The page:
The fly in that ointment was that none of them are kittens anymore, plus the new-old cat is almost strictly an outdoor cat. He threw all holy hell types of fits inside the cage. He sat down in his water dishes and then sat down in his Tidy Cat litter box. I don't believe this cat ever used a litter box -- based on this behavior.

The combination of water and clay-based litter made solid lumps stick to his fur and start drawing the oils out of his skin. I had to get an emergency haircut and bath for the cat. He was amazingly pitiful-looking at one point. We were lucky that a groomer was available. She actually squeezed us in after I pleaded and described our new-old cat's situation. She didn't realize how much of an emergency it was until after she was part-way through the haircut, she said.

Now the cats are all jockying for positions among themselves. The female stuck close to me last evening while riveting herself in a position to see down the hall in case the new-old cat might approach. He did not.

Our other male cat (old-young) seems to be hunting the new cat, both inside and outside the house, so I let the new-old cat inside when the old-young cat goes outside. Instead of playing "Cat and Mouse" we are all playing "Cat." It has not yet graduated to "Cat Laser Tag" but I suspect that may lie in our future. Oh Joy.

Static Discharges and Magnets

I had been thinking about combining magnetic rotor versus coil electricity generation, plus I had wondered if I could get more voltage if I were to place naturally static generating materials between the rotor and whatever the rotor might come into contact with if there were lateral swinging of the rotor. While I might be able to slow the rotation down, and/or draw off static discharges, I finally realized today that perhaps static discharges would cause the magnets to become disoriented. In other words, since magnets -- even Neodymium magnets, which do not become weaker by putting opposite poles together -- could become damaged by static discharges because a single large pulse of electricity is how their magnetic fields are created in the first place

I should be protecting the magnets from nearby static, rather than generating static discharges near them. Unless, of course, it is possible to do both, lol.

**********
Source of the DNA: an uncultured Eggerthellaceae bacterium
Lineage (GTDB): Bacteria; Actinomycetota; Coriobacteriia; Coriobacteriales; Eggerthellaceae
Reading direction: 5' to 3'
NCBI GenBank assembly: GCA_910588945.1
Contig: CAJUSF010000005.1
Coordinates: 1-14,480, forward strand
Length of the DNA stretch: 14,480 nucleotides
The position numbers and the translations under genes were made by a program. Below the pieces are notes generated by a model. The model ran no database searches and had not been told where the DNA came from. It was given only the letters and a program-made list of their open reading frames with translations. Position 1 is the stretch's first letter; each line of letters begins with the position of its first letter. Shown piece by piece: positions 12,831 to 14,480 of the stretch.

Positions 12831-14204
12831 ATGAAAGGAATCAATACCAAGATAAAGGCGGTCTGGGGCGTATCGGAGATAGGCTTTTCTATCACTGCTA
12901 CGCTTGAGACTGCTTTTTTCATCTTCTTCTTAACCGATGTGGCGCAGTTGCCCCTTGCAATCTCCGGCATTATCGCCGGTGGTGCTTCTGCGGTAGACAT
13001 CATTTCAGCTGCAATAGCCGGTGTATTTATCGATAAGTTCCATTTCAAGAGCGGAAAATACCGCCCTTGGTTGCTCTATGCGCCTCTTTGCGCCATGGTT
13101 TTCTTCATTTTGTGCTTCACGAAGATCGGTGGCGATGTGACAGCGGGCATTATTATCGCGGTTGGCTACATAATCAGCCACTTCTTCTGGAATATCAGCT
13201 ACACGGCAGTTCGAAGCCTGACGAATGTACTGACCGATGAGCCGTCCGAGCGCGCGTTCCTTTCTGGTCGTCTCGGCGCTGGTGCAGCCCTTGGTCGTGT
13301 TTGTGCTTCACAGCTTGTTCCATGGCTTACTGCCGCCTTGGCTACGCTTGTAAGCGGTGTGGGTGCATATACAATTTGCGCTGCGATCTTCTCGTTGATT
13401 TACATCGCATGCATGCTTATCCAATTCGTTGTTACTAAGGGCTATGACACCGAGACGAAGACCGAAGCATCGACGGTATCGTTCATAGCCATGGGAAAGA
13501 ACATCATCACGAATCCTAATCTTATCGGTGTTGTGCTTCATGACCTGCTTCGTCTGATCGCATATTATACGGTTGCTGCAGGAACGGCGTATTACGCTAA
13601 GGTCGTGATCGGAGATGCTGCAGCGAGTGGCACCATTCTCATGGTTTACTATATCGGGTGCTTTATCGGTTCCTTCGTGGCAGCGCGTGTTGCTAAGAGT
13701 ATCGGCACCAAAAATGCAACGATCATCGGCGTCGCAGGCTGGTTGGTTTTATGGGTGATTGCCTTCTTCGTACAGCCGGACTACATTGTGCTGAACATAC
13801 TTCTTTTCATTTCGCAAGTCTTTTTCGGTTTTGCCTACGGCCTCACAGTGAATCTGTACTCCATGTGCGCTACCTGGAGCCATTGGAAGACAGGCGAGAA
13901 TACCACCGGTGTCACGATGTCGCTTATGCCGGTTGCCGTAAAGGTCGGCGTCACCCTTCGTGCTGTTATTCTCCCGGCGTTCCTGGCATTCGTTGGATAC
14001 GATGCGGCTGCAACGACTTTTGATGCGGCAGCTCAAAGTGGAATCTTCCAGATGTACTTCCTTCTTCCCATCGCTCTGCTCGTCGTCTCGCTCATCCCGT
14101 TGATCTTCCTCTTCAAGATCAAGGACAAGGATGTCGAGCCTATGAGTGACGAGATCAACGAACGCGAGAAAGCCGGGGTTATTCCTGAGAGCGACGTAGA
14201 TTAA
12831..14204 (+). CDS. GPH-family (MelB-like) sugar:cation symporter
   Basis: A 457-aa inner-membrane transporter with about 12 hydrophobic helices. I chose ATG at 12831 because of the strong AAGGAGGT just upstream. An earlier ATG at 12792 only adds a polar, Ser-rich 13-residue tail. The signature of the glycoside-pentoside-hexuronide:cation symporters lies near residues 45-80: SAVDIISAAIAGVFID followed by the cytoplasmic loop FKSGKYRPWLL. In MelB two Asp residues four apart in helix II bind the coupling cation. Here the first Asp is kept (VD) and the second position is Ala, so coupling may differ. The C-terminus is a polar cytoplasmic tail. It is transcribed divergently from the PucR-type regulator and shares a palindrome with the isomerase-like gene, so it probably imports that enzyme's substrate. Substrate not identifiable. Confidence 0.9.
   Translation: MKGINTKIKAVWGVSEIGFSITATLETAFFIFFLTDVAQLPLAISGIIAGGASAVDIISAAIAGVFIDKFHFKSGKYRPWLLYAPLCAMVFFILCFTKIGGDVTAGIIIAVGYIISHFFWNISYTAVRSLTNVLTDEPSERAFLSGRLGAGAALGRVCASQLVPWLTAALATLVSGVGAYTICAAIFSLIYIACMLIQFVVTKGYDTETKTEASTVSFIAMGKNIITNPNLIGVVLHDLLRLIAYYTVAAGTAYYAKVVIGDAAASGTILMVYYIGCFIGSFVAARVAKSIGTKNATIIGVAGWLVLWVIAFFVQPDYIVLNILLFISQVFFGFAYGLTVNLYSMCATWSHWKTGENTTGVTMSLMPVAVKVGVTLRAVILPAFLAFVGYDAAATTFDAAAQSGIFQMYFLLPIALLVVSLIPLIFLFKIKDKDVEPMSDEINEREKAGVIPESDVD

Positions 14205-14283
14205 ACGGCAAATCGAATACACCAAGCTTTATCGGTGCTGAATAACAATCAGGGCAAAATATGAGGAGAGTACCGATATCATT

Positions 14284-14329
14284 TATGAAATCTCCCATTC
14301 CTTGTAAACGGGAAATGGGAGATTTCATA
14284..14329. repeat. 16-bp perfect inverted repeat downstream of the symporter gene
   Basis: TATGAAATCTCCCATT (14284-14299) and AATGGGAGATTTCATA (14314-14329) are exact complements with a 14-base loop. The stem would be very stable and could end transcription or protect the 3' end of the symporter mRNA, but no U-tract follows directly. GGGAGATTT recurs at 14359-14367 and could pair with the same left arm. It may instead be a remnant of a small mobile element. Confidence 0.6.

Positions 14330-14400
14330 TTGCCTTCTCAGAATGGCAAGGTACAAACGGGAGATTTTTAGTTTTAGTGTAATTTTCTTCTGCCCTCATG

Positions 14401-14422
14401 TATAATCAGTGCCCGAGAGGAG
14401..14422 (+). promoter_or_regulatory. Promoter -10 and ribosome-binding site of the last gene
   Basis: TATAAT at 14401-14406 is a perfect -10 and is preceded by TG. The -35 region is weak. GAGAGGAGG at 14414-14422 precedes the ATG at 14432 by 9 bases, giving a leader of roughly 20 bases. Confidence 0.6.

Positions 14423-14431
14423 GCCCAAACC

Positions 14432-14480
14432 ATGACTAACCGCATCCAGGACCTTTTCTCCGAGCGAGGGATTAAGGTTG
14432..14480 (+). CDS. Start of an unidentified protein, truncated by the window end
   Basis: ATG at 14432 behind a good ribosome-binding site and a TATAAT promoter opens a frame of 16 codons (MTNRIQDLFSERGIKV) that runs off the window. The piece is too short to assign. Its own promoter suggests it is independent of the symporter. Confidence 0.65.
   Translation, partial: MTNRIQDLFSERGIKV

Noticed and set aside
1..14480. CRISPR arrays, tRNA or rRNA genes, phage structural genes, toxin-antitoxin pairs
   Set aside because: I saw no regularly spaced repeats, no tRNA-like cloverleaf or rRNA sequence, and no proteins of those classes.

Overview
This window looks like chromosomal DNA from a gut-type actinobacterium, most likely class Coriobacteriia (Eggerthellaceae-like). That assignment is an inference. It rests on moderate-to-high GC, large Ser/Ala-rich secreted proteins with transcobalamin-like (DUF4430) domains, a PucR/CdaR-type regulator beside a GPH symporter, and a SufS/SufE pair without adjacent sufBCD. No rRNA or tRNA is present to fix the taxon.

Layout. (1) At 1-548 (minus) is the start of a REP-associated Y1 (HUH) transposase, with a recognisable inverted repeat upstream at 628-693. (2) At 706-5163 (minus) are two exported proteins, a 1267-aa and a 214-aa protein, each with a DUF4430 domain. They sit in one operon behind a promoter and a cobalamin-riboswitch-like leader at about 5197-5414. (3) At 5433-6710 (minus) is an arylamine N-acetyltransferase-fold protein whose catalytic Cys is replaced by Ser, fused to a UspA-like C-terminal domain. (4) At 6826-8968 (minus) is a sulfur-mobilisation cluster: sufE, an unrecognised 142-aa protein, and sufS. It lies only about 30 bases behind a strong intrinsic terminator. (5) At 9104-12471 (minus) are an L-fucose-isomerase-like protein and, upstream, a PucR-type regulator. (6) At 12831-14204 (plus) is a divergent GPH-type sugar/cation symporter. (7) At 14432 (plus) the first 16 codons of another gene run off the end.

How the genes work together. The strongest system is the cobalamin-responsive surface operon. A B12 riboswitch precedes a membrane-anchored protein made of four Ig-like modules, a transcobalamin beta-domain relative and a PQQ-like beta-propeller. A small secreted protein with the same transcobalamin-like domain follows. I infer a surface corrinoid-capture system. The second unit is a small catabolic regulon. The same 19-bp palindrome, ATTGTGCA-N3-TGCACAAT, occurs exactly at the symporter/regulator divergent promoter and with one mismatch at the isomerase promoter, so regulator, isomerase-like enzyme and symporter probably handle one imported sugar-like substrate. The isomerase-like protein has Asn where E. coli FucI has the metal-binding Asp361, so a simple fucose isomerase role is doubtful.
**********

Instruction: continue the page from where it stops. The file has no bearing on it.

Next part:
Magnetic Flux Geometries

Consulting the K&J Magnetics flux geometry graphics for my set of 16 X 3 = 48 cylindrical magnets, plus the pounds of lift for Case 1, Case 2, and Case 3, I find that my ideas for generating electricity are wanting -- in other words, inadequate. I keep not wanting to believe K&J Magnetics' graphics, but I cannot afford to throw away the one 10 lb roll of magnetic wire on a project that their testimony says won't work as well as I had hoped that it would work.

So, now I have Plasti-Goop and string attached to 16 groups of three cylindrical magnets. I wonder if I could salvage those somehow? Clearly, the best configuration is to wrap coils as tightly as possible around spinning magnets placed on a central pole, if the amount of magnetic flux versus turns of wire is to be maximized, given limited resources.

Even the idea of multiplying flux by stacking magnets is wrong. One does not increase flux lines, but rather, possibly merely increases the distance that the existing number of flux lines can project from the ends of the poles of a stack of magnets. 

Please keep in mind that I report the above observations because I studied K&J Magnetics reports on their website, rather than actually building the whole idea from real materials. This is because I cannot afford to purchase materials such as magnets -- especially at current prices -- and have them fail.

Dear Diary

1.  Household projects have kept me hopping lately -- most notably my decision to fix a leaky faucet that has been dripping constantly for months. Our plumbing and house is perhaps 40 to 55 years old so sometimes plumbers come out to fix it without the proper parts being available and STILL charge $90 per visit. I had enough of that, and so, I decided to stick with it until I could understand and fix it myself. Either that or replace it....

2.  A day or so ago we had blustery winds that got our largest whirligig twirling briefly up to 30 RPM. So, I have been working toward calculating the best coil turn ratio, given that I will have 16 sets of magnets versus 48 coils, per RPM.

3.   Also I started looking into the number of flux lines per set of magnets. I was astonished to find that K&J Magnetics spec sheets do not increase the number of magnetic flux lines when the number of magnets in a stack is increased. K&J also depicts the geometry of the flux lines to not include a completely 90 degree, perpendicular flux coming from the pole ends of diametrically magnetized cylindrical magnets. I do not understand this because my magnetism detectors slam into the perpendicular when brought opposite to the middle of each pole.

4. Also trying to work out the logistical geometry of winding a set of 16 alternating and connected coils off a single supply spool of insulated wire. This task is surprisingly complicated. But, hey. It keeps me off the streets, as they say....